However, such a concentration of funds is counterbalanced by a strict requirement to spend tax designations by the end of the calendar year that follows receipt of the funds; this has steered the foundations into professional grant-making. In fact, corporate foundations have become some of the most relevant grant-making institutions in Slovakia, overtaking the position of the strong international donors that operated in Slovakia in the 1990s. Most tax designation funds in corporate foundations are being thoroughly spent through open grant-making programs.
Recently, the members of Association of corporate foundations that operate with big portions of the revenues from tax designation (half million Euro and more) adopted the Code of transparency deliberately obliging themselves to special online reporting on the use of tax designation revenues that goes far beyond the obligatory reporting standards. The Code obliges the foundations to publish detailed information through their websites on the issues of:
- Governance (e.g., list of the members of all organs, or CVs and profiles of employees etc.)
- Financial reports (e.g., structure of donations, or structure of expenditures, including information on spending the tax designation resources on running costs etc.)
- Grant-making (description of the selection process, or list of members of selection committees)
- Communication (e.g., obligation to answer each single request within 30 days).
The Arguments Against
The allocation of designations into corporate foundations led to a severe concentration of funds, which became one of the main subjects of critique from each Finance Minister, regardless of the political affiliation of the government. More specifically, these corporate foundations were sometimes branded as “oligarchic structures” (sic). Three major arguments against the corporate tax designation mechanism were raised by politicians in 2008:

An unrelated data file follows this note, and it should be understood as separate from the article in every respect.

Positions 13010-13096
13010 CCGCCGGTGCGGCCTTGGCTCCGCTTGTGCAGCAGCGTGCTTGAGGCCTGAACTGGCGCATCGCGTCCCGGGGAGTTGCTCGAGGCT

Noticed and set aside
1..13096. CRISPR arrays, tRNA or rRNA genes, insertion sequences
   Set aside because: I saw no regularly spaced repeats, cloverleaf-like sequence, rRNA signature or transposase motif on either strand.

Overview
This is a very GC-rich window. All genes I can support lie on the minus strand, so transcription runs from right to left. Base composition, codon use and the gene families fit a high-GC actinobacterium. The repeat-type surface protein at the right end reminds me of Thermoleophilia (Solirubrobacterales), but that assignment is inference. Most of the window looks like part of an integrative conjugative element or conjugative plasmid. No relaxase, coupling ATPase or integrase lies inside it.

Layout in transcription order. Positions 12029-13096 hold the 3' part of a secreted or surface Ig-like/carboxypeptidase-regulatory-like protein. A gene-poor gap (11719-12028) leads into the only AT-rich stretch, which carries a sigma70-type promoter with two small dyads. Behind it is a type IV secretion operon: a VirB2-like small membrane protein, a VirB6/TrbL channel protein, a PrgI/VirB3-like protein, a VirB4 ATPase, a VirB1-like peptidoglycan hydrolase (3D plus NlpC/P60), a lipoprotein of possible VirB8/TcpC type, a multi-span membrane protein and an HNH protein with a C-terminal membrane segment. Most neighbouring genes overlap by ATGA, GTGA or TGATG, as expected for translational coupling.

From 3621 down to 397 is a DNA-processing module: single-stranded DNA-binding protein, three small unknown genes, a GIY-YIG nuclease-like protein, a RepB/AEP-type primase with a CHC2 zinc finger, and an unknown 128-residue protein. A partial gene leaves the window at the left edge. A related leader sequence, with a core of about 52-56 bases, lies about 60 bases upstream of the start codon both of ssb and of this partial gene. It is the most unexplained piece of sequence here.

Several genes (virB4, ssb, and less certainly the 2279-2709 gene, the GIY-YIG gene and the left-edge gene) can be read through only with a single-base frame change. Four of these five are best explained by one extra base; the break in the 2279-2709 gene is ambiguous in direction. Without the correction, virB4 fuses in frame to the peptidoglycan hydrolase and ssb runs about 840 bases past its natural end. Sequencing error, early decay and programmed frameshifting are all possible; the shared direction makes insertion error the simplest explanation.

a) corporations had evaded tax and misused the mechanism by designating corporate income tax to recipients with a minimum track record, non-existing public image, and zero transparency;
b) the mechanism had been misused in that corporate foundations had branded the projects they were supporting with the logo of their parent corporations, thus using public funds for private promotional and marketing activities;
c) in the austere environment of 2009, designating such a high portion of corporate tax revenue seemed fiscally unfeasible.
The principal changes
- In 2009 the government pushed through the gradual reduction of percentage for the corporate taxpayers. The “matching principle” was introduced.
In 2009 Finance Ministry labeled corporate tax designations as deterioration from the original goal of the system, which was to build relationships between CSO and individual taxpayers. The attempt to completely abolish the system for corporations was not successful, as the CSOs effectively mobilized broader public support with their campaign People for people. However, the percentage had been lowered to 1.5 % with prospects to gradually decrease on annual basis (down to 0.5 % in 2018). Besides reducing the percentage designation, the new amendment outlined incentives for businesses to engage with CSOs through direct financial support from their own profits; this was branded as the “matching principle” (corporate taxpayers who donated to a CSO from their own profits could designate a slightly higher percentage).
- In 2015 the new agreement between the Ministry of Finance and the CSO sector reversed the harmful changes of corporate tax designations made in 2009 and put forward a model that motivates corporations to donate even more.